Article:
Bushman is displayed on a high pedestal in the center of the room, all around are display and information centers, including the restraints and the iron bar cage that he once called home. There is a sense of true barbarism and inhumanity about all of it, the information panels doing nothing to lessen it. At one time, this was how all Zoos held their displays and it makes one sad to think of so much animal suffering, and glad that things have progressed beyond that. One wall shows the conditions that animals given today in the Zoo, showing how far humanity has come in its treatment of animals.
Field Museum: Grainger Gallery
Massive, vaulted ceilings open to the air, allowing beams of light to sparkle along the floor of the central corridor of the upper level. The skull of "Sue", the actual skull, takes up an entire end of the hall, roped off and with the explanation that it was to heavy to be attached to the body, the one below being a plaster replica made from the original. Exhibit entrances range all around, bits and pieces decorating the central aisle to pique curiosity. A Shrine setting of golden buddha's, fossils and models of some of the smaller dinosaurs, even the stuffed form of a Werewolf offer temptations to each of the exhibits, the Southern wall looking out over the sprawling lawns and Lake Michigan for a most breathtaking scene.
Field Museum: The Orient
A wash of cultures fills this space, from the mountains of China, bamboo trees surrounding a pair of Panda, jungles with crouching Bengal tigers and leopards, the the forests giving way to the sedate settings of a Japanese rock garden, a pair of orientals kneeling on either side of a short table, engaged in a tea ceremony, and perhaps the most intriguing of all is the Maori Meeting house of Rautepupuke II.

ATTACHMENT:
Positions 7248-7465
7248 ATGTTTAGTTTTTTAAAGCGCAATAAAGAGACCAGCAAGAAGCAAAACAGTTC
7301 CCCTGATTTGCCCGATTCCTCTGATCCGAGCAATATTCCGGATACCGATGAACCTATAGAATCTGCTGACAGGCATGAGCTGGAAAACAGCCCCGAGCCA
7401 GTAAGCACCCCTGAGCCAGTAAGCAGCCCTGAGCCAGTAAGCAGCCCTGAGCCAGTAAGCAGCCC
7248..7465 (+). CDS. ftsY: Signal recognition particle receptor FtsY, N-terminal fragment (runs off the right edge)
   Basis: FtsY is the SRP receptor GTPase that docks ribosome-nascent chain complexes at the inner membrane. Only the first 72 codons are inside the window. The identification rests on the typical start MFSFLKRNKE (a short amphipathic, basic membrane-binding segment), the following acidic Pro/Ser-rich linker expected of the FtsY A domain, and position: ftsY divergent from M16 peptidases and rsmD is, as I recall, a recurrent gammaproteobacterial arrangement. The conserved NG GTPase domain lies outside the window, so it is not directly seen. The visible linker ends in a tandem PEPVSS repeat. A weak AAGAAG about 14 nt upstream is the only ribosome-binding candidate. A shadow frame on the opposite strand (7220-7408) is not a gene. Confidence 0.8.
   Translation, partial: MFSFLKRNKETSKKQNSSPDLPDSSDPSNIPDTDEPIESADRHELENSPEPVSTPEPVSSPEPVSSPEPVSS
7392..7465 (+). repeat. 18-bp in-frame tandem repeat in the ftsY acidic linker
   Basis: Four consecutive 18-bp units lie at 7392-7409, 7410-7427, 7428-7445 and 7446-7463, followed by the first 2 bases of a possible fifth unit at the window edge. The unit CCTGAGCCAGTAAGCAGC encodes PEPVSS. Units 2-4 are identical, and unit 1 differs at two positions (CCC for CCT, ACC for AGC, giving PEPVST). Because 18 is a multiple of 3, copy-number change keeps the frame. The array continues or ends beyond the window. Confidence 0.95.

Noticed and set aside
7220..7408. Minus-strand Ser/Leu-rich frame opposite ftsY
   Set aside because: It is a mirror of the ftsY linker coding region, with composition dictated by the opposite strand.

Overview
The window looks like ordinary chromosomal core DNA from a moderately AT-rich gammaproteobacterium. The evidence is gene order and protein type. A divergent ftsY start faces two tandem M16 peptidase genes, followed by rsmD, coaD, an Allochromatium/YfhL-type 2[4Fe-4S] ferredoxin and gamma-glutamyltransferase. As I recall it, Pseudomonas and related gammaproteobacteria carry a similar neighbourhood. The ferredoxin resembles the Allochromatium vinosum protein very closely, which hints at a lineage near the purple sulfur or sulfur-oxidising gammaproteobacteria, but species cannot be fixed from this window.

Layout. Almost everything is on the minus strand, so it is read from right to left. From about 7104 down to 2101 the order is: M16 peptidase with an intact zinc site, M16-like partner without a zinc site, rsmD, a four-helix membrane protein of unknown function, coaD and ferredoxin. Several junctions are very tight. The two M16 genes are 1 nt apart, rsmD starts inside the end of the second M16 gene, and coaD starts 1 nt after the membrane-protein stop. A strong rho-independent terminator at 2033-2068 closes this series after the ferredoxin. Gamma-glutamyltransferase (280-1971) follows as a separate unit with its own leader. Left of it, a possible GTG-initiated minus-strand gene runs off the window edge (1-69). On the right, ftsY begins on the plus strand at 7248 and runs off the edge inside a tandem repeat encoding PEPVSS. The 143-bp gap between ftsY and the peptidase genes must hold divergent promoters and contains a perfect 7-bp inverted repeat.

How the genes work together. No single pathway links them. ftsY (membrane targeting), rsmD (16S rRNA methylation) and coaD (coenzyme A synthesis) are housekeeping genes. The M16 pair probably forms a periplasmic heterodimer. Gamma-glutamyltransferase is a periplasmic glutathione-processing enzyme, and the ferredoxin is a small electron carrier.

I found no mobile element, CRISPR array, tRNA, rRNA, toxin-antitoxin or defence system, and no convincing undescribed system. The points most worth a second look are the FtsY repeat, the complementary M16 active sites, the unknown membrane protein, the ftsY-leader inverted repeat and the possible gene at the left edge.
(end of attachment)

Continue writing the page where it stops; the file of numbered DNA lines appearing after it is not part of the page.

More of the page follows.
In addition is replica of a Tibetan shrine, including the giant, dissonant horns which can actually be sounded, the elaborate ceremonial garments and headdresses, and information about the occupied land and its ancient history and traditions.
Dragons, Kitsune, Kappa, and other Preternatural beings of the Orient are detailed and categorized as well as Western Science can. The leading theories tend towards many of the spirits and powers being technically a variation on 'homo arcanus' (IE: the fae) due to their ability to often cross-breed with humanity, although those are often countered with the observation that a Foo Lion and the standard person on the street could hardly be deemed to be in the same genus.
Field Museum: Europe
The European rooms guide the viewer through the vast pantheon of European history. At the beginning is the Prehistory and the Stone age room, with a diorama depicting some unpleasant-looking varieties of Early Man gutting a mammoth. Then comes the Bronze and Iron ages, with their displays of tool making and crude weaponry, and then the early Greeks; some marble statues of the Gods stare down impassively on the visitors as they move on to the might of the Holy Roman Empire, where a soldier in his lorica segmentata keeps watch over a display of pottery and glazing. Beside that is a display of Dark Ages grave goods, followed by some Norman chainmail and early medieval weaponry.
The visitors move past depictions of the butchery of the crusades and the horror of the Black Death, through the middle ages and past the rise of the Ottoman empire, towards the glory of the Rennaissance and then the slow dawn of the Industrial Revolution. Then war followed war with Europe ablaze with the French Revolution, Napoleon's rise and sudden fall, the Russian Revolution, and then the sluggish brutality of the First World War. The map of Europe changed dramatically through the twentieth century as the Second World War followed, leading inexorably to the formation of the United Nations in the ruins of post-war Europe.